357 days ago, I wrote these words: "My overarching resolution for 2010 is not to reach some arbitrary level of achievement but rather to make progress." And then I I set out to make progress in my relationship with God, in my health, and in my work.
357 days ago, I declared that "if the only thing I accomplish in the next 12 months is to take one step closer in each of these areas, this year will have been a smashing success."
And now, 357 days later, I am left wondering how to describe the kind of success that far exceeds "smashing."
All week long, I've been searching for words to convey the magnitude of what has taken place this year. And in the end, I've settled on just one Word:
I won't deny the power of written resolutions and accountability to propel a person toward their goals. In fact, I daresay that writing that blog post 357 days ago became a driving force in much of what I did this year. But my goal was simply to make progress. To take one or two steps forward. To choose my direction and start heading that way.
And to be perfectly honest, I never intended to get very far.
You see, I'm pretty good at setting goals--although I'm still learning how to make them reasonable and achievable. I'm also pretty good at reaching goals. But the one thing I don't do well? Believe that I'm actually going to accomplish something
Perhaps that's because I don't want to get my hopes up for fear of being disappointed--by me, by God, by my circumstances. Or perhaps I'm still unable to see past my weakness to believe that God can accomplish something good in spite of what I lack.
Or perhaps it's something else.
I began this year with hope. Hope that I would move forward. Hope that I wouldn't end the year with another mountain of regrets. Hope that something, anything would change for the better.
But I was missing something important.
Now faith is being sure of what we hope for and certain of what we do not see. (Hebrews 11:1)
Yes, I hoped for a lot of things this year. But I was never sure of any of it. I didn't have faith that things would change, that I would change, or even that God would show up in the mess of my life.
How grateful I am for this promise:
If we are faithless, He will remain faithful, for He cannot disown Himself. (2 Timothy 2:13)
The absence of my faith didn't scare God away, didn't keep Him from hovering over me, didn't stop Him from intervening on my behalf.
Because He's God. And God is faithful. Always. Even when I am not.
Truth be told, my faith has been gone for a while. Nearly two years, in fact. I regret the loss of my faith, regret the distance that has grown between God and me, regret the fading of my love for Him. But there is one thing I do not regret.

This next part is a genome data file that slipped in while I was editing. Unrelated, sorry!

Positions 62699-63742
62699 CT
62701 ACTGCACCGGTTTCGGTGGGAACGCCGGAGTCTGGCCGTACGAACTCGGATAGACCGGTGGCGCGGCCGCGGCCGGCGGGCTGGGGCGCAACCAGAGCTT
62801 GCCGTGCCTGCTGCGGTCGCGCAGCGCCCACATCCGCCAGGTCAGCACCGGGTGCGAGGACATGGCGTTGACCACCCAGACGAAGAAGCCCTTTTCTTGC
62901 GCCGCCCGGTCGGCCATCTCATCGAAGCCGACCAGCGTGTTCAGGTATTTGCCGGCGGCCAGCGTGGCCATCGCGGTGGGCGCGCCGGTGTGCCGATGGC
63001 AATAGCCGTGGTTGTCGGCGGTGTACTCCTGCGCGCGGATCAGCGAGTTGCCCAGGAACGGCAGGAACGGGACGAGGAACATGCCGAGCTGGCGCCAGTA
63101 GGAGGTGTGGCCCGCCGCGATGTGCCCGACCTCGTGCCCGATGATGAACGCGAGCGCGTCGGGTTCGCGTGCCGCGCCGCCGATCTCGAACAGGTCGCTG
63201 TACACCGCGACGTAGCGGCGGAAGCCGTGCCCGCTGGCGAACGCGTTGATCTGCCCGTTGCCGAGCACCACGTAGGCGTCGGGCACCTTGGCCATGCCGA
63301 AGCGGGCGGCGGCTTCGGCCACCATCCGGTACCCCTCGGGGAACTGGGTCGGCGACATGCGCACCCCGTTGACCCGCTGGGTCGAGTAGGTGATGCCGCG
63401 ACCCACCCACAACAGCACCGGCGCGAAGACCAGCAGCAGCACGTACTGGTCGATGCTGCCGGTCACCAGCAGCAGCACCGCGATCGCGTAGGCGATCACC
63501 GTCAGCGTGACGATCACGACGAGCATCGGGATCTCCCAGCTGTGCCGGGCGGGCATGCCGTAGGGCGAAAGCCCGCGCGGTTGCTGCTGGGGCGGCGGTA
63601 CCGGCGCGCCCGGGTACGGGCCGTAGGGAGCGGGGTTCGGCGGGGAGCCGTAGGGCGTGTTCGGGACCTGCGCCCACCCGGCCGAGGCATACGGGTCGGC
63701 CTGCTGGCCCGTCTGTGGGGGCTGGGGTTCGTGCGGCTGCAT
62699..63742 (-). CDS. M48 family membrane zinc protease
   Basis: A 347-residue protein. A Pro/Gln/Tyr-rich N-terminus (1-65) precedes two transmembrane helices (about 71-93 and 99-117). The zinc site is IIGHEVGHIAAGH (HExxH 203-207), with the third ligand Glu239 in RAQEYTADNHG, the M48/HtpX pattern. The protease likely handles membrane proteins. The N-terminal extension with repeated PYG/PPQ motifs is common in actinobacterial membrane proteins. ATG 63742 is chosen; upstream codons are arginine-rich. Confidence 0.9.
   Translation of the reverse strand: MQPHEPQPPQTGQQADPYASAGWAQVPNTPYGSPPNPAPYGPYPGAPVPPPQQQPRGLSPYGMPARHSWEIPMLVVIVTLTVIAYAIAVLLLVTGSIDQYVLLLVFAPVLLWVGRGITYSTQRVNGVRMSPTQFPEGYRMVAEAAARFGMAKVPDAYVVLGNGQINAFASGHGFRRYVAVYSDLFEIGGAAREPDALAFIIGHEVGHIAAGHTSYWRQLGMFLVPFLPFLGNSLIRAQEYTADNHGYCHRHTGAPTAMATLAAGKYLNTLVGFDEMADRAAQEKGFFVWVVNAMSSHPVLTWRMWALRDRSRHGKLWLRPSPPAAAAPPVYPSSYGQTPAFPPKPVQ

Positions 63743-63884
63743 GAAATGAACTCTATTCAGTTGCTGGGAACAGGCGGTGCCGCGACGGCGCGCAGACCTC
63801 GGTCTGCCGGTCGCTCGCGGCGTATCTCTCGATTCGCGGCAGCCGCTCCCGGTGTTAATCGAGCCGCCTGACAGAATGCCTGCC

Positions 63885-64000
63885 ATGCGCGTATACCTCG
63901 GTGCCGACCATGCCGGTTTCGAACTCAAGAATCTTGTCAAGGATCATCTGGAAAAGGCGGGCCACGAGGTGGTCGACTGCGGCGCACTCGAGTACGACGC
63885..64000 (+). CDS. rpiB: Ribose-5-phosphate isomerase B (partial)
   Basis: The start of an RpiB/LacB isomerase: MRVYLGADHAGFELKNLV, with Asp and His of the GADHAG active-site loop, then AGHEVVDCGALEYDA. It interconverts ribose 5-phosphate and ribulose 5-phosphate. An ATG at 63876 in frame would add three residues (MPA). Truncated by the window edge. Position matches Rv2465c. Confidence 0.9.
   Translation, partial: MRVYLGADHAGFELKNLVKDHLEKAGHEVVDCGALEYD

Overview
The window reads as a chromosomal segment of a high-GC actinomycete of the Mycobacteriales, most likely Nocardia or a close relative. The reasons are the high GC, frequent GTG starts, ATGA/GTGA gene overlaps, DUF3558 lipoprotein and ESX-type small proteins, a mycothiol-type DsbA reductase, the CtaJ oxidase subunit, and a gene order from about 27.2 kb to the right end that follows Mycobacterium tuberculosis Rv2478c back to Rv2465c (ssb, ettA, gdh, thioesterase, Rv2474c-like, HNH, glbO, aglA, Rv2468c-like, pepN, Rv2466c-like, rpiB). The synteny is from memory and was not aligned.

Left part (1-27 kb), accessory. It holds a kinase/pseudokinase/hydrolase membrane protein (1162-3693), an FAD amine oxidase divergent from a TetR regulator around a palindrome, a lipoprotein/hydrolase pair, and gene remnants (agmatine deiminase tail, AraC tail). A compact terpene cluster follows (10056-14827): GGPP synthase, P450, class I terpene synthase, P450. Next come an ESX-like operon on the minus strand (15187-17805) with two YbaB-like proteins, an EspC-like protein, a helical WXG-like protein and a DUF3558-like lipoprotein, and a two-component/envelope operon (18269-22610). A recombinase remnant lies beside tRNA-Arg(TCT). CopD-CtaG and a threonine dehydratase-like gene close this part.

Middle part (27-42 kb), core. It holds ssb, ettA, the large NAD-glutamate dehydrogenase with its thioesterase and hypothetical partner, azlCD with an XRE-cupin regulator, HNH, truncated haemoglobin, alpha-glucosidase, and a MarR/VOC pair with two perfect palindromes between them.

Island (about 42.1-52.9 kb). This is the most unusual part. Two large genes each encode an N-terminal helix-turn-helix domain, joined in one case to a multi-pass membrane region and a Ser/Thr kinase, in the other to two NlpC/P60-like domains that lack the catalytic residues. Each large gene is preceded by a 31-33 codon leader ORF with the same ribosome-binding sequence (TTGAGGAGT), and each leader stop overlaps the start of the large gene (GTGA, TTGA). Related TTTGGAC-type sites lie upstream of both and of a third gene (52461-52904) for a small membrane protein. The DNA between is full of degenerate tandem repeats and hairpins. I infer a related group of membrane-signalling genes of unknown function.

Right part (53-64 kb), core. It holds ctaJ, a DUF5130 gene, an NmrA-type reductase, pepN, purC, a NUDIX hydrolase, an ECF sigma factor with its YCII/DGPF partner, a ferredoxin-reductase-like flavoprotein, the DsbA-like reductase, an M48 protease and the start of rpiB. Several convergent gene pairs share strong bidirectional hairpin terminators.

Only God remains.
No one can say that what has happened this year came a result of my strong faith, my fervent prayers, or my spiritual maturity. The miracles and the breakthroughs, the life changes and the heart changes--they were all God's.
Of course, they are always all God's.
But it is so easy for us to get in the way, to hinder His reflection in our lives, to think that perhaps we had a hand in bringing about some of the beauty from the ashes.
For God, who said, “Let light shine out of darkness,” made his light shine in our hearts to give us the light of the knowledge of the glory of God in the face of Christ. But we have this treasure in jars of clay to show that this all-surpassing power is from God and not from us. (2 Corinthians 4:6-7)
For many months, my jar of clay hasn't been much of a jar at all. Just shards of pottery lying empty on the ground. And still He made His light shine forth, even brighter than before.
And then, to my wondrous amazement, He began tenderly putting the pieces back together.
This year has been full of more pain, more beauty, more darkness, and more Glory than I ever imagined it could be. Yes, 2010 was a year of making progress. But I didn't do it. He did.
And finally, finally, finally I can tell you my faith has returned.
Thank you, Jesus, for doing what I could not, for being faithful when I had lost all mine, for choosing to deliver me and show Yourself mighty, for turning my hope into faith and my ashes into beauty. May You alone receive the glory.
One of my favorite verses is the first part of Psalm 46:10 "Be still and know that I am God". Most of the time I get so busy doing that I forget that it is God who is in control, and he deserves the credit. When I actually stop and ponder who God is, I am overwhelmed by his awesomeness. Then I desire again to let go, and relax in Him, at least for a time.ReplyDelete